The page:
'Full-blown crisis': Disturbing theory as Trump eyes last chance to flip election

Yahoo News Staff
·6-min read

The US presidential election was on November 3 with a couple of very eventful days of vote counting required for Democrats Joe Biden and Kamala Harris to emerge as winners.

But there’s still a bit of election business to wrap up between now and January 20, when Biden and Harris will be inaugurated as the next president and vice president of the United States.

And Trump hopes to cause one last moment of chaos and destabilisation.

Trump has one last shot to throw a spanner into to cogs of American democracy.
Trump has one last shot to throw a spanner into to cogs of American democracy. Source: Getty

On January 6, Congress will meet in a joint session to formally count the Electoral College votes submitted by the states. The electoral votes are carried into the chamber in ornate boxes, members of Congress look them over and then the incumbent vice president, acting as Senate president, declares the winners.

In this case, it will be Vice President Mike Pence declaring victory for his opponents. It will be a tough pill to swallow, but other vice presidents have in the past, including Richard Nixon in 1961 and Al Gore in 2001 when he narrowly lost to George W. Bush.

The states have already counted the votes cast by their electors. Biden won with a total of 306 electoral votes, compared with President Trump’s 232 (270 Electoral College votes are needed to win). Biden also won the popular vote by over 7 million votes.

Trump, however, has been unable to publicly grapple with that reality. He has instead chosen to rage against the result, calling on Republicans to back his efforts to subvert the election proceedings.

And some have stated their willingness not to go along with the proceedings next week.

Sinister theory behind Trump’s defiance

Some of Trump’s most hardcore and fringe supporters have been advocating online for the president to controversially invoke the country’s Insurrection Act, allowing him to deploy the military domestically.

Bill Kristol, a conservative US political analyst and former chief of staff to former US vice president Dan Quayle, posed a theory that Trump could seek to sow chaos on January 6, to give him the opportunity to take such a heavy handed approach.

“As one former national security official put it to me, when you play out this scenario it's hard to see how it works – but even trying to invoke the Insurrection Act would create a full-blown constitutional and governmental crisis,” he tweeted.

“The only reasons to worry about this are that Trump apparently has mention this to allies in recent days, and, I'm told, the senior civilians at DOD (Department of Defence) have been asking around – just in case! – about how it would work.

“And of course Trump is encouraging his supporters to come to [Washington] DC on January 6; it's not at all unlikely there'll be turmoil, disturbances, perhaps violence, which would obviously be Trump's excuse for trying to invoke the Act.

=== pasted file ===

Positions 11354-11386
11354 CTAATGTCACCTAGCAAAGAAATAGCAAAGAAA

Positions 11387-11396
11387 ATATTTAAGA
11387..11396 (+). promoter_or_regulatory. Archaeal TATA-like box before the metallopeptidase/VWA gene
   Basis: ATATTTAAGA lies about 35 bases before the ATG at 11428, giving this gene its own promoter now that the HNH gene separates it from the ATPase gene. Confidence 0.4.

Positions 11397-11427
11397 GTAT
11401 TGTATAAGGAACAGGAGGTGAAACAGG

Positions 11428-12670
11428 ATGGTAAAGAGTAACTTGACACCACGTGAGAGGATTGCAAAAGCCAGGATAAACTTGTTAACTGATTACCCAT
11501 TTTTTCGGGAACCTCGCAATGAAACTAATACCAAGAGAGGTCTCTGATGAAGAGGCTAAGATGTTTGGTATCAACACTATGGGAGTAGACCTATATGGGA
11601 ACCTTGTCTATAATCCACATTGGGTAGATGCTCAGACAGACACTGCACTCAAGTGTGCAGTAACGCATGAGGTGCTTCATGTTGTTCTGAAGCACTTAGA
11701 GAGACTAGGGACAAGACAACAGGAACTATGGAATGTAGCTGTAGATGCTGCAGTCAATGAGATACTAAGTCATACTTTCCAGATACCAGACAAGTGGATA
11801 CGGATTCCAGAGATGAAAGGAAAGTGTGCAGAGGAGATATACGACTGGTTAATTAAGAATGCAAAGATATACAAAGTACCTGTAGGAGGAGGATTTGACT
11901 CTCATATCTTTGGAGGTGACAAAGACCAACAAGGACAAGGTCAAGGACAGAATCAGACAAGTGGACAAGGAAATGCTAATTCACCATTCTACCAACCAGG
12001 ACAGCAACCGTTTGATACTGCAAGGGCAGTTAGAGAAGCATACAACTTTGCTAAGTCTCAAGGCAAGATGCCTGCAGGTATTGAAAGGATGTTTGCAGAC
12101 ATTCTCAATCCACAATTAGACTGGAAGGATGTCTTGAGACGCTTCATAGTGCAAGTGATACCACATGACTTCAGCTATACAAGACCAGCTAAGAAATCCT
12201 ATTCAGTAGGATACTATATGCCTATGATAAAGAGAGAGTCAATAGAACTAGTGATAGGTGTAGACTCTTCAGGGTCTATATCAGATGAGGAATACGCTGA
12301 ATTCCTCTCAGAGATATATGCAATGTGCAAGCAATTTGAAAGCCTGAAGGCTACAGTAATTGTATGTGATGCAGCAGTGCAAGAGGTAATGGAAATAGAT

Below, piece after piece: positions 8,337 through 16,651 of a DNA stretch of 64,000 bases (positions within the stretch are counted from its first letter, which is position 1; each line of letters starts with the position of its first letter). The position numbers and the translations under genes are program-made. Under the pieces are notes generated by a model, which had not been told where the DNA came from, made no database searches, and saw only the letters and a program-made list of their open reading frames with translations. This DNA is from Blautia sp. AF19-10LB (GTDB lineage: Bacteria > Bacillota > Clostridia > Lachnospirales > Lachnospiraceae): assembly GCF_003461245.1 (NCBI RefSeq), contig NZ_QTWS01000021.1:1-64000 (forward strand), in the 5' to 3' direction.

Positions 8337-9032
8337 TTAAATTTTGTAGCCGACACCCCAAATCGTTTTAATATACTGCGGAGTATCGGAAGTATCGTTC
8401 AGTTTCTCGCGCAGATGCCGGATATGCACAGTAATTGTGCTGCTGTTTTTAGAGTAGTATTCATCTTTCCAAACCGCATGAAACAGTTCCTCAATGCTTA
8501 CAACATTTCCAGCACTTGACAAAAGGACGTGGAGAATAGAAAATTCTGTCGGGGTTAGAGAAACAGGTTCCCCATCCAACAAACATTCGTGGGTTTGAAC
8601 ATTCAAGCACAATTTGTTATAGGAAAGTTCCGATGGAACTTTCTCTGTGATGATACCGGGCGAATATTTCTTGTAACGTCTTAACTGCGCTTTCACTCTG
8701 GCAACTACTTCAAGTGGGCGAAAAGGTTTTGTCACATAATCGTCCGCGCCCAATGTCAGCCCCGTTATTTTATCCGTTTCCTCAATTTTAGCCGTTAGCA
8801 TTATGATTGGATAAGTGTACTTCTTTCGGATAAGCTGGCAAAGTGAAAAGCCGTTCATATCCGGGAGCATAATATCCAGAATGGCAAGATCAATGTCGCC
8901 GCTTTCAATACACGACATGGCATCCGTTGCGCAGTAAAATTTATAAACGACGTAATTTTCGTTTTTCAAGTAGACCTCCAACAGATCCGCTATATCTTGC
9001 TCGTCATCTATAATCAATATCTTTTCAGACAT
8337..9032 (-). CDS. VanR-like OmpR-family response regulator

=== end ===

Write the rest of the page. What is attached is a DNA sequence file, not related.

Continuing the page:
“There have been preparations for such an eventuality among senior uniformed officials and others at the Pentagon who are on the side of constitutional government, and the reaction would be serious and even dramatic. And I think Trump knows that.”

Small group of Trump backers intent on last gasp

Trump’s most ardent supporters are clinging to what is almost certainly a fantasy of overturning the results of the election in Congress. The Electoral Count Act of 1887 requires the vice president to preside over the validation of Electoral College votes in a largely ceremonial capacity and to affirm the winner of the presidential election.

Louie Gohmert, a Texas Republican and Trump loyalist, as well as a group of Arizona Republicans filed a lawsuit in US District Court earlier this week against Pence, arguing that the 1887 law is unconstitutional and that he should be legally authorised to pick pro-Trump electors on January 6.

“Vice-President Pence ... under the Twelfth Amendment, is subject solely to the requirements of the Twelfth Amendment and may exercise the exclusive authority and sole discretion in determining which electoral votes to count for a given State,” the lawsuit contends.

Trump’s GOP allies could also take another avenue. If at least one House member and one senator object to the results, the objection is put to a vote after two hours of debate.

A handful of Republicans in the House — including Georgia Republican Jody Hice, who was reelected — have said they will object to the electoral results in Georgia, one of the states in which Trump is dubiously claiming voter irregularities.

On the Senate side, it’s less certain. Incoming Republican Senator Tommy Tuberville of Alabama has suggested but not confirmed that he may also lodge an objection.

The effort to throw the election to Trump would need to pass by a majority in both chambers. Even if the vote falls on party lines, it will be defeated by the Democratic majority in the House. Also, several Senate Republicans oppose it, including Majority Leader Mitch McConnell (who has provoked Trump’s wrath after recognising the election result).

A woman sells Donald Trump hats and shirts at an election protest for Trump supporters on December 20. Source: Getty
A woman sells Donald Trump hats and shirts at an election protest for Trump supporters on December 20. Source: Getty

So it’s hard to imagine a situation in which an objection to a single state’s votes goes anywhere — let alone the multiple states that would be needed to change the election results.

But hold tight. Even though our calendars have ticked over to the new year — the Trump-led 2020 drama isn’t quite over until the vice president has spoken next week.

Like much of 2020, it could be a little surreal.

Yahoo News US

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